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Committee backs principle of alcohol minimum pricing

7 March 2012

The proposed compulsory minimum price for a unit of alcohol has received the support in principle of the Scottish Parliament's Health & Sport Committee.

In its stage 1 report on the controversial Alcohol (Minimum Pricing) (Scotland) Bill, the committee records that a majority of its members believe the evidence received was "compelling and overwhelming" that the bill would lead to a reduction in harmful drinkers’ consumption with a beneficial impact on public health, crime, public services, productivity and the economy.

A minority remain sceptical about the efficacy of minimum pricing and believe a universal approach may penalise moderate drinkers and those in lower income groups.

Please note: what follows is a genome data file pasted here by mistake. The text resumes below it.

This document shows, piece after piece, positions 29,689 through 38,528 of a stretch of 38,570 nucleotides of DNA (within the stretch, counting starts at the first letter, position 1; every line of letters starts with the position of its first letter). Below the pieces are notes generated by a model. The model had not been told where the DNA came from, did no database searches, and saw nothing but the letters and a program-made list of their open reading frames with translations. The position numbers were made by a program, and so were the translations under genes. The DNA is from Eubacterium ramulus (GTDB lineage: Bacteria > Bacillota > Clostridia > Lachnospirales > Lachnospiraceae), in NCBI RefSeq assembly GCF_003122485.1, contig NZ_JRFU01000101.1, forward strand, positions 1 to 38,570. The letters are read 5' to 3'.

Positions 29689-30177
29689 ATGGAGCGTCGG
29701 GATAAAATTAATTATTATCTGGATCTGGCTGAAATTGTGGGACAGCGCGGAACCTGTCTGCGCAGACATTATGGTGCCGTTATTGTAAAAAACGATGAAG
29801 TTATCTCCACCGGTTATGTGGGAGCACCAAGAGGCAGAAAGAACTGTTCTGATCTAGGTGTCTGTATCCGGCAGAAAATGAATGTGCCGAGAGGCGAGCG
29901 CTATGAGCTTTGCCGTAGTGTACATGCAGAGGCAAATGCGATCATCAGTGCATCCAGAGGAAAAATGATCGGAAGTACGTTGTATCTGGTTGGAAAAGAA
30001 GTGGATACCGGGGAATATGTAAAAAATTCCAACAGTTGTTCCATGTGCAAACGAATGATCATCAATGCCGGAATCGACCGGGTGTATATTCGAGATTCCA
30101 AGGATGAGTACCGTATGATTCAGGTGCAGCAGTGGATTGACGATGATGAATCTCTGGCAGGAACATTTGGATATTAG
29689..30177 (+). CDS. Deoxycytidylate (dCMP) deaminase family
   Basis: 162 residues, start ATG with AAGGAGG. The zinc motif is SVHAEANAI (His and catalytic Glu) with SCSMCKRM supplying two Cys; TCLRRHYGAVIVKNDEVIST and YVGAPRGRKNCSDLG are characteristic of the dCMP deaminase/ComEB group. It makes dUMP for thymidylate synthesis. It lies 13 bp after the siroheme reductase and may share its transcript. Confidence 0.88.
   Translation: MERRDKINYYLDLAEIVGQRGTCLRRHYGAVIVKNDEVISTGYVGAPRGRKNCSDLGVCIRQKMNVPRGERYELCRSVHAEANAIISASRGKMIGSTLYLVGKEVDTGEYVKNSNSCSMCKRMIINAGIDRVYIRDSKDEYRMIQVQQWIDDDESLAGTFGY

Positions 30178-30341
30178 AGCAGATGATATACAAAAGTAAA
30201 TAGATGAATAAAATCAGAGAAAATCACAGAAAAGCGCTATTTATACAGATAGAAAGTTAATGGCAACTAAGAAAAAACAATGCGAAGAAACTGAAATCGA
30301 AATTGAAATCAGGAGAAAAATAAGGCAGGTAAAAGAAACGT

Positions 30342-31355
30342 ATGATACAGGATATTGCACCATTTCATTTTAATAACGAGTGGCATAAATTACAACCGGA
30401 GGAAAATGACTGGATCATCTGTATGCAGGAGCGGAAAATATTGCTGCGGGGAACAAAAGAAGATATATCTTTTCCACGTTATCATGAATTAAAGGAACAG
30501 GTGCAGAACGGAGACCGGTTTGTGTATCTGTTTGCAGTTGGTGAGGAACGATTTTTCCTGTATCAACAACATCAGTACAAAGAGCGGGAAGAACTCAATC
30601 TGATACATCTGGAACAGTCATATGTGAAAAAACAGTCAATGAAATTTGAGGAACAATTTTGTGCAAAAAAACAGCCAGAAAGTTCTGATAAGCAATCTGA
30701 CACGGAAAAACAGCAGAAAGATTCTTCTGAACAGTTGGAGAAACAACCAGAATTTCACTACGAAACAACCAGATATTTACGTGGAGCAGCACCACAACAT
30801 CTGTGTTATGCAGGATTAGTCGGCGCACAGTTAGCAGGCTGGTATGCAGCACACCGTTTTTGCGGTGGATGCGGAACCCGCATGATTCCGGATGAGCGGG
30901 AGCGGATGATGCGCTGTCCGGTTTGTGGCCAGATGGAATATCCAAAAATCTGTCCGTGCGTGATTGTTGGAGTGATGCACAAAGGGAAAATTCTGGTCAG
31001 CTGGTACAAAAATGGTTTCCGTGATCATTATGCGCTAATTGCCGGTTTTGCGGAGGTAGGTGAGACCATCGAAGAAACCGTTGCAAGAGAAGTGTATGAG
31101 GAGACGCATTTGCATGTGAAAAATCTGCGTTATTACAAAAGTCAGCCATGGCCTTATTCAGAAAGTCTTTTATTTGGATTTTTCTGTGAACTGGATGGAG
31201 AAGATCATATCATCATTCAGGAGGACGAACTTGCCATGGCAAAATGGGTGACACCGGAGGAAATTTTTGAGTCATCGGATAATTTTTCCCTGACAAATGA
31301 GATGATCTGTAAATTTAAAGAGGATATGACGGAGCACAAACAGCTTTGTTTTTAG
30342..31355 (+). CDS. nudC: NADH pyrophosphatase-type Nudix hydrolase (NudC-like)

The bill remains likely to face a legal challenge on the grounds of interference with the open market, contrary to European Union law.

Committee convener Duncan McNeil MSP said: “Alcohol misuse is clearly one of Scotland’s biggest challenges in terms of our nation’s health.

"The committee recognised that this bill represents one element in a range of measures to reduce Scotland’s alcohol consumption and we look forward to the Cabinet Secretary for Health, Wellbeing and Cities Strategy announcing the level at which the minimum price is to be set by the start of stage 3 of the bill.”

Click here to view the committee's report.

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